The sixth track of this seven-song EP contains a gimmick so obvious and brilliant I can't believe I've never heard it executed before. The song is called "Florida," right, and it's sung from the point of view of a drunken guy at "the bar in the mall" � only lead singer Jason Lytle actually sings it as if he were drunk, complete with mangled syllables and mushy consonants and everything. "Looks like I missed the goddamn bus," slurs Lytle. "Do you think that I could get a ride?" Maybe dude actually was drunk for the recording, but it's pretty good shtick, you gotta admit. I toyed with the idea of writing this review drunk myself, but I ultimately decided that would be a waste of a good buzz. I don't even like Bukowski that much, anyway.
"Florida" is probably the best song on the EP (which clocks in at more than thirty-one minutes; back in the day they would have called this an "album"), although don't overlook the opener, "Pull the Curtains." Aside from those two songs, however, there aren't many highpoints. The remaining five songs are down-tempo, synthed-out snoozers.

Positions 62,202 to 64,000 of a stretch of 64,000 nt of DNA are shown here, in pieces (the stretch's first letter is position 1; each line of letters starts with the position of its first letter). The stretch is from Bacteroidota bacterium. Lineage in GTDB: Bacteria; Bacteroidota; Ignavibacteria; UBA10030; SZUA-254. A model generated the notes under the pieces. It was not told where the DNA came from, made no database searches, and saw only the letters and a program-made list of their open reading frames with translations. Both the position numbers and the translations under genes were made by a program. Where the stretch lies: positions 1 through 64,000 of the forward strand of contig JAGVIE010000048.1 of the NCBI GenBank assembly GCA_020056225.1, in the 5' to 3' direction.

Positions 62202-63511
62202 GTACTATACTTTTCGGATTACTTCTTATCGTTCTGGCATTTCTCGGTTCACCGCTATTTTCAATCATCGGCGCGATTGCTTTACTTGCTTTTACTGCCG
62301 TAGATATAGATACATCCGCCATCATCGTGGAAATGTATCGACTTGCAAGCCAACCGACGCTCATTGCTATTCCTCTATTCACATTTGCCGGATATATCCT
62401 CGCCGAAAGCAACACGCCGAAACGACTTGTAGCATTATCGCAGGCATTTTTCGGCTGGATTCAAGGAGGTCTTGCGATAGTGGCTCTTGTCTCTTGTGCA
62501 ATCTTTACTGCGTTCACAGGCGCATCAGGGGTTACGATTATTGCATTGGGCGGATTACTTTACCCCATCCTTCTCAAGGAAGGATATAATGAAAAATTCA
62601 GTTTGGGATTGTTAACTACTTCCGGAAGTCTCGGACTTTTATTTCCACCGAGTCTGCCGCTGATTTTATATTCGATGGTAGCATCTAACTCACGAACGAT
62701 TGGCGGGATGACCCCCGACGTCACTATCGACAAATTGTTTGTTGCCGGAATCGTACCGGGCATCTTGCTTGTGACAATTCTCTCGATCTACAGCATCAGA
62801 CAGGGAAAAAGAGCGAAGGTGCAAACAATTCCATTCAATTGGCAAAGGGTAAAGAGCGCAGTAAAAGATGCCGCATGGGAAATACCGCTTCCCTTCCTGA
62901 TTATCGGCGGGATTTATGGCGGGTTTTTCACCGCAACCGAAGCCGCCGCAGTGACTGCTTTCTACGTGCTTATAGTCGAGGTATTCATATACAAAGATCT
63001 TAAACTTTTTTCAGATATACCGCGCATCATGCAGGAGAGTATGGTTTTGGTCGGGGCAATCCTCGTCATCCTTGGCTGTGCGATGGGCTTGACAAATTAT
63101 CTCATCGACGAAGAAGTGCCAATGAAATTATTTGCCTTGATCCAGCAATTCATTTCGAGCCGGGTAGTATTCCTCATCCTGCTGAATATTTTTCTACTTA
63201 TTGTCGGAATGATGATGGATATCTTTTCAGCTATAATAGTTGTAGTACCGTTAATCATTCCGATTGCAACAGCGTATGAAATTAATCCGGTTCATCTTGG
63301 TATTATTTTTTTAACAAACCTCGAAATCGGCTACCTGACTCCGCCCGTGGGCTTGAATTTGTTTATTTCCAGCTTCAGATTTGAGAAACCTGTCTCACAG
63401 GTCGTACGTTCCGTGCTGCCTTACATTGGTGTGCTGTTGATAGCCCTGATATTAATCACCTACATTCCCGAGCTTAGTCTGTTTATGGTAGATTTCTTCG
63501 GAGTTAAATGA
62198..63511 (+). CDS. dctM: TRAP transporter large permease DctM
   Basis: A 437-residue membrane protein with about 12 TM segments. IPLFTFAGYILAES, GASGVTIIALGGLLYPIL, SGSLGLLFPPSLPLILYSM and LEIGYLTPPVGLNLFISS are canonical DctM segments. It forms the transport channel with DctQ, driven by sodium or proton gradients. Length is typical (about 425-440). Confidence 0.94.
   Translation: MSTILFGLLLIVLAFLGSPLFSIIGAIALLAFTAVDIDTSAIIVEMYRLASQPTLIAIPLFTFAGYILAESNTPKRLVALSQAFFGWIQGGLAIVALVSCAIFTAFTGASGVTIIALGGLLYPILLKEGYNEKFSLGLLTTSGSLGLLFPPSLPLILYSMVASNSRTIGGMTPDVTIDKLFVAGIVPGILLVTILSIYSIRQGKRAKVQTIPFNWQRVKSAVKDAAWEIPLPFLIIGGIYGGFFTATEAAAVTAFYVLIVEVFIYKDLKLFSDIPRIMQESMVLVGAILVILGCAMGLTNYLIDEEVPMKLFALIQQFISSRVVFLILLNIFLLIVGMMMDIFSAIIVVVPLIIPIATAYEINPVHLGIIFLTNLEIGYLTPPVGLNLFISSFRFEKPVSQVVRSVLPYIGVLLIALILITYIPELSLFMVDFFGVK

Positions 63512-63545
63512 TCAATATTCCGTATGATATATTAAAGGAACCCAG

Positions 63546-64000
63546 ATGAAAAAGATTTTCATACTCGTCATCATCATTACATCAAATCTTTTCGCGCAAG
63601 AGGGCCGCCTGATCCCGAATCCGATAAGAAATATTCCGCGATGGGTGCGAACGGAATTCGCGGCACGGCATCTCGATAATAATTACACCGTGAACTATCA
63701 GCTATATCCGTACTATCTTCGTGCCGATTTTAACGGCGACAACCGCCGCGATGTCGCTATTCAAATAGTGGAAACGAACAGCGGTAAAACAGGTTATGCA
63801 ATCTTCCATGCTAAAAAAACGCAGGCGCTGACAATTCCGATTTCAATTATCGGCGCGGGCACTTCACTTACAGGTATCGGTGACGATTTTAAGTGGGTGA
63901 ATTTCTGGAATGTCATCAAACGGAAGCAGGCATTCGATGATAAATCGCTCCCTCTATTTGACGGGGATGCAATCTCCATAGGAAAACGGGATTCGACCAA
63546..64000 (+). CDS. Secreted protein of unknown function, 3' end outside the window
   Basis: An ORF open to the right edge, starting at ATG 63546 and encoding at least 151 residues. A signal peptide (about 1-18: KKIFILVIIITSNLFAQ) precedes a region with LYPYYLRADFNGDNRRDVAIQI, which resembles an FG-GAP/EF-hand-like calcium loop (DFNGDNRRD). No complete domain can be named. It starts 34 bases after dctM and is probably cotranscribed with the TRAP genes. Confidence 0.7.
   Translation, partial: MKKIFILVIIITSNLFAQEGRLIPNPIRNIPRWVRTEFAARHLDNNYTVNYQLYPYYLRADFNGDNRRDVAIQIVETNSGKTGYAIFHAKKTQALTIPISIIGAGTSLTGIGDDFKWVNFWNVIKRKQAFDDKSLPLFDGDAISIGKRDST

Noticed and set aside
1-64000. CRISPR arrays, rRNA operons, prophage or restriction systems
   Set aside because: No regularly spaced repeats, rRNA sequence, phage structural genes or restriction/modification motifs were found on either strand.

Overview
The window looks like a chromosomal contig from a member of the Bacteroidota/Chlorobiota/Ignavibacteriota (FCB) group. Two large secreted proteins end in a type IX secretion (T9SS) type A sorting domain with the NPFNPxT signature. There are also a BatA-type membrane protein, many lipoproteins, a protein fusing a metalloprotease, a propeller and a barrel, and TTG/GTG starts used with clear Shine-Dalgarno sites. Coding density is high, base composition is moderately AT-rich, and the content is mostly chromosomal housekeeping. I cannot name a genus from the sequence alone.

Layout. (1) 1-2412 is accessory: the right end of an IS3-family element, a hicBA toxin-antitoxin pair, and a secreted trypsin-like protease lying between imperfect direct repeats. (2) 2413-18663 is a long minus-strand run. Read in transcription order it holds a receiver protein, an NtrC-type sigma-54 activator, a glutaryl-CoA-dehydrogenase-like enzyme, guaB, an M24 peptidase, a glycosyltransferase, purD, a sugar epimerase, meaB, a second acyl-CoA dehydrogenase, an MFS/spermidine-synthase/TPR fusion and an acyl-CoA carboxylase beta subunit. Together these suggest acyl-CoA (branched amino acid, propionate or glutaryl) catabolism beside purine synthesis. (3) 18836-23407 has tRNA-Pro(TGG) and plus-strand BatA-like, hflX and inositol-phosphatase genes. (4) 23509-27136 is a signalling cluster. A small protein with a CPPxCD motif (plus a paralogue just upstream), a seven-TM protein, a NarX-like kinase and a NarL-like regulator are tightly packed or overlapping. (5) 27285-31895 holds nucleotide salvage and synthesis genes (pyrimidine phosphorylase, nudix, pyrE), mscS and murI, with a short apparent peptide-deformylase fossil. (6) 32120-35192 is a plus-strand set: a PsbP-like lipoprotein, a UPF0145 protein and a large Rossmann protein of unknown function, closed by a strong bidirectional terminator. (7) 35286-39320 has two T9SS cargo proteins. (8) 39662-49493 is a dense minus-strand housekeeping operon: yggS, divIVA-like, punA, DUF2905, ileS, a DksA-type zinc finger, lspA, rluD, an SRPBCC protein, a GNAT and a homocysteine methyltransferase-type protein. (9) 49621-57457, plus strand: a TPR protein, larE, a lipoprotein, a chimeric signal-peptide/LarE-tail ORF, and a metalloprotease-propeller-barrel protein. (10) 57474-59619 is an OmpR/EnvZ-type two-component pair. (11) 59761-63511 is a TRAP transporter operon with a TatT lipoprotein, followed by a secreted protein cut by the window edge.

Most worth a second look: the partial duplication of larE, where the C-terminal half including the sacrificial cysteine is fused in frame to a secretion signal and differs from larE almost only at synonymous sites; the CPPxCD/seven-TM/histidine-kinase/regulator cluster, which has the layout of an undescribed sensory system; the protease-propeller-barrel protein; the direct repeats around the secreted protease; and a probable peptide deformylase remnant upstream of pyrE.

The concept behind this EP, if a concept EP it be, has something to do with materialism, suburban sprawl from coast to coast, the corporate takeover of just about every gosh darn thing you can imagine, and other such blights on humanity. It's supposed to be a preview, theme-wise, of G-Daddy's upcoming album, which the band members say will be their last. Whatever, whatever. There are some witty lyrics here, and anytime someone sings "We'll plot out a plan/ to take down the man," I'm gonna wave my hands madly in the air like I don�t even care. But musically, most of the songs here just ain't all that.
The good parts of Todd Zilla kinda reminded me of the best of the Elephant 6 ouevre ��Pull the Curtains," for example, is pure Olivia Tremor Control. The bad parts weren't bad per se, just merely pretty.
Grandaddy�s Web site: http://www.grandaddylandscape.com/
V2�s Web site: http://us.v2music.com/site/
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